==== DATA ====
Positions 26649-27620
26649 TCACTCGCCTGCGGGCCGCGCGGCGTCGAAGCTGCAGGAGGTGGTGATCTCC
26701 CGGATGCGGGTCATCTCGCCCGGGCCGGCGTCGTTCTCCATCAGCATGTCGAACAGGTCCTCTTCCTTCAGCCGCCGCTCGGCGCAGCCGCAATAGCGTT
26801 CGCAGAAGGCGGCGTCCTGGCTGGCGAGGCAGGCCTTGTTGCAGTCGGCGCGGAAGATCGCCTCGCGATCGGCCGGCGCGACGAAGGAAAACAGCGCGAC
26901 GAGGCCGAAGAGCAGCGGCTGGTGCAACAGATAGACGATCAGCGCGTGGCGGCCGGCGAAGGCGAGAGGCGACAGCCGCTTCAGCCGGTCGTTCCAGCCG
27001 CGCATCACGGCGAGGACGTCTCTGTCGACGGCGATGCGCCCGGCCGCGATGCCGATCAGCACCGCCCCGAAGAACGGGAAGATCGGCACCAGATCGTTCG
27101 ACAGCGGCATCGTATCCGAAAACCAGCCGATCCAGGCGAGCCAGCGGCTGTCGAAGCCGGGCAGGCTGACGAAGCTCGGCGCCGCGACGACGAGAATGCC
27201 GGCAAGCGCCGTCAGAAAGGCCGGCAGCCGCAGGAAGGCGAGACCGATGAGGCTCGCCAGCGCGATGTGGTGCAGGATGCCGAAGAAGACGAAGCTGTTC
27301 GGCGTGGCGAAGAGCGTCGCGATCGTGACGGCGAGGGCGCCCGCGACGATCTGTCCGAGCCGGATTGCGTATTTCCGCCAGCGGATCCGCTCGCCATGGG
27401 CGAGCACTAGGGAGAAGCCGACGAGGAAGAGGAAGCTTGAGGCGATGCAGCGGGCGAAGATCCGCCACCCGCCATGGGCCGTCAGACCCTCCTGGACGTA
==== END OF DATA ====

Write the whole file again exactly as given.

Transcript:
Positions 26649-27620
26649 TCACTCGCCTGCGGGCCGCGCGGCGTCGAAGCTGCAGGAGGTGGTGATCTCC
26701 CGGATGCGGGTCATCTCGCCCGGGCCGGCGTCGTTCTCCATCAGCATGTCGAACAGGTCCTCTTCCTTCAGCCGCCGCTCGGCGCAGCCGCAATAGCGTT
26801 CGCAGAAGGCGGCGTCCTGGCTGGCGAGGCAGGCCTTGTTGCAGTCGGCGCGGAAGATCGCCTCGCGATCGGCCGGCGCGACGAAGGAAAACAGCGCGAC
26901 GAGGCCGAAGAGCAGCGGCTGGTGCAACAGATAGACGATCAGCGCGTGGCGGCCGGCGAAGGCGAGAGGCGACAGCCGCTTCAGCCGGTCGTTCCAGCCG
27001 CGCATCACGGCGAGGACGTCTCTGTCGACGGCGATGCGCCCGGCCGCGATGCCGATCAGCACCGCCCCGAAGAACGGGAAGATCGGCACCAGATCGTTCG
27101 ACAGCGGCATCGTATCCGAAAACCAGCCGATCCAGGCGAGCCAGCGGCTGTCGAAGCCGGGCAGGCTGACGAAGCTCGGCGCCGCGACGACGAGAATGCC
27201 GGCAAGCGCCGTCAGAAAGGCCGGCAGCCGCAGGAAGGCGAGACCGATGAGGCTCGCCAGCGCGATGTGGTGCAGGATGCCGAAGAAGACGAAGCTGTTC
27301 GGCGTGGCGAAGAGCGTCGCGATCGTGACGGCGAGGGCGCCCGCGACGATCTGTCCGAGCCGGATTGCGTATTTCCGCCAGCGGATCCGCTCGCCATGGG
27401 CGAGCACTAGGGAGAAGCCGACGAGGAAGAGGAAGCTTGAGGCGATGCAGCGGGCGAAGATCCGCCACCCGCCATGGGCCGTCAGACCCTCCTGGACGTA